29. Lim KJ, Sung BH, Shin JR, Lee YW, Kim DJ, Yang KS, et al. 2013. A cancer specific cell-penetrating peptide, BR2, for the efficient delivery of an scFv into cancer cells. PLoS One 8: e66084. https://doi.org/10.1371/journal.pone.0066084
  30. Wallbrecher R, Ackels T, Olea RA, Klein MJ, Caillon L, Schiller J, et al. 2017. Membrane permeation of arginine-rich cell-penetrating peptides independent of transmembrane potential as a function of lipid composition and membrane fluidity. J. Control. Release 256: 68-78.
  31. Yoo J, Lee D, Gujrati V, Rejinold NS, Lekshmi KM, Uthaman S, et al. 2017. Bioreducible branched poly(modified nona-arginine) cell-penetrating peptide as a novel gene delivery platform. J. Control. Release 246: 142-154. https://doi.org/10.1016/j.jconrel.2016.04.040
  32. Chomoucka J, Drbohlavova J, Huska D, Adam V, Kizek R, Hubalek J. 2010. Magnetic nanoparticles and targeted drug delivering. Pharmacol. Res. 62: 144-149. https://doi.org/10.1016/j.phrs.2010.01.014
  33. Crombez L, Aldrian-Herrada G, Konate K, Nguyen QN, McMaster GK, Brasseur R, et al. 2009. A new potent secondary amphipathic cell-penetrating peptide for siRNA delivery into mammalian cells. Mol. Ther. 17: 95-103. https://doi.org/10.1038/mt.2008.215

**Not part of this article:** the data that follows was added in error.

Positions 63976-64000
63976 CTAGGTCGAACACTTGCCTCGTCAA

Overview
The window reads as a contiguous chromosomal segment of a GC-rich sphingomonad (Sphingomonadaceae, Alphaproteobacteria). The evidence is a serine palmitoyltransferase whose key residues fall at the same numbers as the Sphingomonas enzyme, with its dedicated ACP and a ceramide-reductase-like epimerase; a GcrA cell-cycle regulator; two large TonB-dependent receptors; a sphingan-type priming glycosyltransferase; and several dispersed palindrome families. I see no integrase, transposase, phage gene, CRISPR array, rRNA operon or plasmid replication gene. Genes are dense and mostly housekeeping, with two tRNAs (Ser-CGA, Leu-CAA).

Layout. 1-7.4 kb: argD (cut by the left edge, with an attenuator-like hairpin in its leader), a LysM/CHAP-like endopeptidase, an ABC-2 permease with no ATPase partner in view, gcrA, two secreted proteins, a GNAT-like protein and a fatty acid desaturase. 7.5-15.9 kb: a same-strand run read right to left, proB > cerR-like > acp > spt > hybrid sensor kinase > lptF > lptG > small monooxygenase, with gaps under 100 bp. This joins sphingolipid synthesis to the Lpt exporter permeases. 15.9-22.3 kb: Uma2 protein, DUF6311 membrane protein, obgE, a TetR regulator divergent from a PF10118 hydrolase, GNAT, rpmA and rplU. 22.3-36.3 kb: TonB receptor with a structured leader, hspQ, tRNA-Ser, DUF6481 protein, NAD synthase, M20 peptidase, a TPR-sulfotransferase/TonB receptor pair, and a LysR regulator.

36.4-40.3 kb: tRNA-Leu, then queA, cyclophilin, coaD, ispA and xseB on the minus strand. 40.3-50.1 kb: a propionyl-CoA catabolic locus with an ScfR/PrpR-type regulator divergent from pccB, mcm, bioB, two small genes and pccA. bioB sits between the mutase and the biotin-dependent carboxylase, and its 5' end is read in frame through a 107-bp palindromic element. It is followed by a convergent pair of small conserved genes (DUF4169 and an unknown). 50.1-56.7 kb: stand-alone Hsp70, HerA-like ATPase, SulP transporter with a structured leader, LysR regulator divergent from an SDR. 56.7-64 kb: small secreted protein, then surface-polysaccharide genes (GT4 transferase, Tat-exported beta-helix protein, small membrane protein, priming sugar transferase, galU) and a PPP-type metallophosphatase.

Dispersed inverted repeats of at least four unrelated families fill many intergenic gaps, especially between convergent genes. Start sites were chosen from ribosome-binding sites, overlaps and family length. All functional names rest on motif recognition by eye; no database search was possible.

34. Garzon R, Marcucci G, Croce CM. 2010. Targeting microRNAs in cancer: rationale, strategies and challenges. Nat. Rev. Drug Discov. 9: 775-789. https://doi.org/10.1038/nrd3179
  35. Rejman J, Oberle V, Zuhorn IS, Hoekstra D. 2004. Size-dependent internalization of particles via the pathways of clathrin- and caveolae-mediated endocytosis. Biochem. J. 377: 159-169. https://doi.org/10.1042/bj20031253
  36. Zhang S, Li J, Lykotrafitis G, Bao G, Suresh S. 2009. Size-dependent endocytosis of nanoparticles. Adv. Mater. 21: 419-424. https://doi.org/10.1002/adma.200801393
  37. Maeda H. 2010. Tumor-selective delivery of macromolecular drugs via the EPR effect: background and future prospects. Bioconjug. Chem. 21: 797-802. https://doi.org/10.1021/bc100070g
  38. Lee M, Rentz J, Han SO, Bull DA, Kim SW. 2003. Water-soluble lipopolymer as an efficient carrier for gene delivery to myocardium. Gene Ther. 10: 585-593. https://doi.org/10.1038/sj.gt.3301938
  39. Moghimi SM, Symonds P, Murray JC, Hunter AC, Debska G, Szewczyk A. 2005. A two-stage poly(ethylenimine)-mediated cytotoxicity: implications for gene transfer/therapy. Mol. Ther. 11: 990-995. https://doi.org/10.1016/j.ymthe.2005.02.010
  40. Svensen N, Walton JG, Bradley M. 2012. Peptides for cell-selective drug delivery. Trends Pharmacol. Sci. 33: 186-192.